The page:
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Strong Clemson Defense Isn't Pointing Fingers at Struggling Offense

Clemson defensive coordinator Brent Venables says success and failure come as a team, not to individual units.

Brent Venables has been on the other side of things. 

During his long coaching career, Clemson's defensive coordinator has been the one looking for answers from a struggling unit and how to get better. So he can sympathize with the Tigers' beleaguered offense, which ranks dead last in the ACC in yards and points per game. 

"We've been fortunate and spoiled that we've been really, really good on offense (in past seasons)," Venables said this week. "We've been able to cover up whatever deficiencies we've had on our side of the ball through all that. It puts a lot of strain on an opponent when the offense has been able to be as explosive and as dominant as they've been the last 10-plus years. 

"We've had plenty of times on our side of the ball when we haven't been as good and the offense has been there to compliment us. That's what a team does."

Clemson's defense has been fairly dominant, coming up big on late stops in three of their four ACC games. The one they didn't was a 27-21 double-overtime loss at NC State, which scored on a touchdown pass in the second extended period to win the game.  

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Clemson has reached 4-2 with a scoring margin of just eight points per contest. Venables' group has allowed eight touchdowns all season; four of those came in the NC State game. The Tigers have held five opponents, including No. 1 Georgia, to 14 points or less. They rank third in the ACC in total defense and first in points allowed per game, but there is no finger-pointing or concern coming from Venables and his stop unit.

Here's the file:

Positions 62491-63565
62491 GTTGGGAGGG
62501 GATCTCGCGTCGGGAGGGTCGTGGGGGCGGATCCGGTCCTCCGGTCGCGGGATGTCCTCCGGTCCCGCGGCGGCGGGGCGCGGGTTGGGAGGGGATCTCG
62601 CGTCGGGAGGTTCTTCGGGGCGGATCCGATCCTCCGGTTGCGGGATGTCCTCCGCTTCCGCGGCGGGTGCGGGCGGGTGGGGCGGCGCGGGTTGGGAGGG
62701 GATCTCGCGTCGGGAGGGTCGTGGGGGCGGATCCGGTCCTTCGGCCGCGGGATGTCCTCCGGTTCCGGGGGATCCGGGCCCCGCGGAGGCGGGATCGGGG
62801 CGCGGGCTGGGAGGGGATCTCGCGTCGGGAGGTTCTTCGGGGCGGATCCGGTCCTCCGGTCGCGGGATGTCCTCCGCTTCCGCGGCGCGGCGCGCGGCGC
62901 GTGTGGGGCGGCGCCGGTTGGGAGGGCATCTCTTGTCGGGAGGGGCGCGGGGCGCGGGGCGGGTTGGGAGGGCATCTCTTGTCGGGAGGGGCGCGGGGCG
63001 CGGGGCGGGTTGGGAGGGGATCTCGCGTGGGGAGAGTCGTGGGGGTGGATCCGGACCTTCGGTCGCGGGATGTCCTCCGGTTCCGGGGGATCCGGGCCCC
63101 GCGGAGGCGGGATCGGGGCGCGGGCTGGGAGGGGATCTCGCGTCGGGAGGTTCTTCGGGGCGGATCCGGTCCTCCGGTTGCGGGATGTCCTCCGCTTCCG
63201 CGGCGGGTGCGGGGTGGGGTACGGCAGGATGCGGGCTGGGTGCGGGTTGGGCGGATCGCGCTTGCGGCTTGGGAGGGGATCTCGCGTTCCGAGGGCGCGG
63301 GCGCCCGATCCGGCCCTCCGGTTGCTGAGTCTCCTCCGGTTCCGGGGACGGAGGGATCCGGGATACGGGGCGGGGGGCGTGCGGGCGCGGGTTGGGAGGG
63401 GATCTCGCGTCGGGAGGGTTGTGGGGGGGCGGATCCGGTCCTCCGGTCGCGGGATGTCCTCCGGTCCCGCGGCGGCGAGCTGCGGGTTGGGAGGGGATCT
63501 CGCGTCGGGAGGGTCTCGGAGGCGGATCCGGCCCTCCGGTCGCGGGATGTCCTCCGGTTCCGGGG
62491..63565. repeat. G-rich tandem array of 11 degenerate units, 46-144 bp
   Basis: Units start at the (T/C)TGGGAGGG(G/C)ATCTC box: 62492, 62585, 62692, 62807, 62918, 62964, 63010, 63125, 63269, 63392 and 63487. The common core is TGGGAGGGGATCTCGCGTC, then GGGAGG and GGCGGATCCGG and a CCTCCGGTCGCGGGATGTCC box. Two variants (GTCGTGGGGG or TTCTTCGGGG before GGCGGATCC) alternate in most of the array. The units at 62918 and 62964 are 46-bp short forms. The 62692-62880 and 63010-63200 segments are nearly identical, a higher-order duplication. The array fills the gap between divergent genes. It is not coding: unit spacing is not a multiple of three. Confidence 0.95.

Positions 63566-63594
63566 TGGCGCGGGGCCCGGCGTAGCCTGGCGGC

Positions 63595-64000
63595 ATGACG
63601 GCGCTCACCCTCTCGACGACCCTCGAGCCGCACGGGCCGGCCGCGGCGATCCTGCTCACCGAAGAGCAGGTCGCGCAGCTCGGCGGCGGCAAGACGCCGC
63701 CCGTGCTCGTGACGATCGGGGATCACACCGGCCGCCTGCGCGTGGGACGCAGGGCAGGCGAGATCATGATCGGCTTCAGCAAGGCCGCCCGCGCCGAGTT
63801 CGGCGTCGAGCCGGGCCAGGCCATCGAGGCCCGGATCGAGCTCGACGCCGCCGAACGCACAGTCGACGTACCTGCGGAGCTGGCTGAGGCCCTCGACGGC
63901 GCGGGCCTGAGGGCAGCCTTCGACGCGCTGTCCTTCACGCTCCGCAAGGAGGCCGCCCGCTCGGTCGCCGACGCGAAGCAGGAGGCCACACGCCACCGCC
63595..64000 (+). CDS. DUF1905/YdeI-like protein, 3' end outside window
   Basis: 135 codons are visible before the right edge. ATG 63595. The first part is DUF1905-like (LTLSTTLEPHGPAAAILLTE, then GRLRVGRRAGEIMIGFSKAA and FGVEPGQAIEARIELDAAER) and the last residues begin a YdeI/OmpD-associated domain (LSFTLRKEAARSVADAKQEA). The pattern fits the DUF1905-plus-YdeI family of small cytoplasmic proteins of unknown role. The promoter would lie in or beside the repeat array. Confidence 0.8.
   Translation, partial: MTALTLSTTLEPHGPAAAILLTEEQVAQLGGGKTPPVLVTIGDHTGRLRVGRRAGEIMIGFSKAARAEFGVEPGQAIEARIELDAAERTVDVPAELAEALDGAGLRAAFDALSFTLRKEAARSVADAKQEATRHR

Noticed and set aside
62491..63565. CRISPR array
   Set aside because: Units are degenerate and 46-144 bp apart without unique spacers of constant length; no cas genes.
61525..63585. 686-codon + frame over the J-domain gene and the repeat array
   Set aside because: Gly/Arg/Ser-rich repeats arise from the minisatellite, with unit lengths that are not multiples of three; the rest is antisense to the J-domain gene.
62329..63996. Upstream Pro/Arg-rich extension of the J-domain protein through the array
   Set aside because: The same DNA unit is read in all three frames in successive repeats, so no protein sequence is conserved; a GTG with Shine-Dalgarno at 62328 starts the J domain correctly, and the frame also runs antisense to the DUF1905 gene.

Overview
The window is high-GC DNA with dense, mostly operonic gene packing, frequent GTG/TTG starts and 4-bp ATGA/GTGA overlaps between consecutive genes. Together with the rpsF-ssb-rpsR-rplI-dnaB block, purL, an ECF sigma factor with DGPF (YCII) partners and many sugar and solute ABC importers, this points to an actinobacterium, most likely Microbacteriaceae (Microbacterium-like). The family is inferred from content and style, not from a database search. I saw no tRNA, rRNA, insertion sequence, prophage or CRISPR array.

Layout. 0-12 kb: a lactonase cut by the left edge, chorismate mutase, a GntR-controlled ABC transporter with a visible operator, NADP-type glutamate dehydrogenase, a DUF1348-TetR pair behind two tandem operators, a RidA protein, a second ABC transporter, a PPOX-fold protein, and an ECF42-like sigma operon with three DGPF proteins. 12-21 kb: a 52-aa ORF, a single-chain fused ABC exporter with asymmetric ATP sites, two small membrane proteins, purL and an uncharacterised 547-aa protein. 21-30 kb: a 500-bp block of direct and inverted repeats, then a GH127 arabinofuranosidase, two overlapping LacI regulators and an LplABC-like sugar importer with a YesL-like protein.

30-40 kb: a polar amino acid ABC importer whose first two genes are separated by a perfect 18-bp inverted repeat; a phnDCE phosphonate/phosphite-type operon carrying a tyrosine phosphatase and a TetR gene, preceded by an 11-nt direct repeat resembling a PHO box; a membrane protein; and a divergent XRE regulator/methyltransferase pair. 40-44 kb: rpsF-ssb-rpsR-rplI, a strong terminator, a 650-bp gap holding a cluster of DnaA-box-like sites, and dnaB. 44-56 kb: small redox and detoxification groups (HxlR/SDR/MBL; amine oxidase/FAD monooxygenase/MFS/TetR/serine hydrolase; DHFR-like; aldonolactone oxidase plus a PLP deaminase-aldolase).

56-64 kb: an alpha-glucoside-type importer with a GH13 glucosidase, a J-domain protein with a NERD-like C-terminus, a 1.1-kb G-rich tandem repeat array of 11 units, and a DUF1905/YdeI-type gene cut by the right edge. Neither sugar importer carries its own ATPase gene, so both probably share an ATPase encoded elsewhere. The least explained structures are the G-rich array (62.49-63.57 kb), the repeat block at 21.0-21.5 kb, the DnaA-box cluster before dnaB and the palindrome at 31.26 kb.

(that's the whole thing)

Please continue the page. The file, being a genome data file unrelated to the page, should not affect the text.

“We don’t look at it like that at all,” Venables said. “You have success as a team. You have failure as a team. I think it’s easy to try and segment one side of the ball to the other. But that’s the game. Cohesively, can you play together, complement one another and help each other? 

"Both sides of the ball are going to have tough moments where you rely on the other side for them to do their thing. When you've got the right kind of culture, guys are going to pull for each other."

This is why Venables remains consistent in his teachings, not just week-to-week but during the entire year for each and every team. He wants his player to focus on their play, performance and the way they respond. Venables says that's "part of being tough-minded," focusing on what you can control. For he and the Clemson defense, it's keeping the other team off the scoreboard. 

That will certainly be put to the test Saturday when the Tigers visit No. 23 Pittsburgh, which is averaging 48 points per game.

"There’s no division or disappointment in worrying about what is or isn’t going on on the other side of the ball," Venables said. "That’s how we have built the program, to be that way and do the most with your opportunities.”

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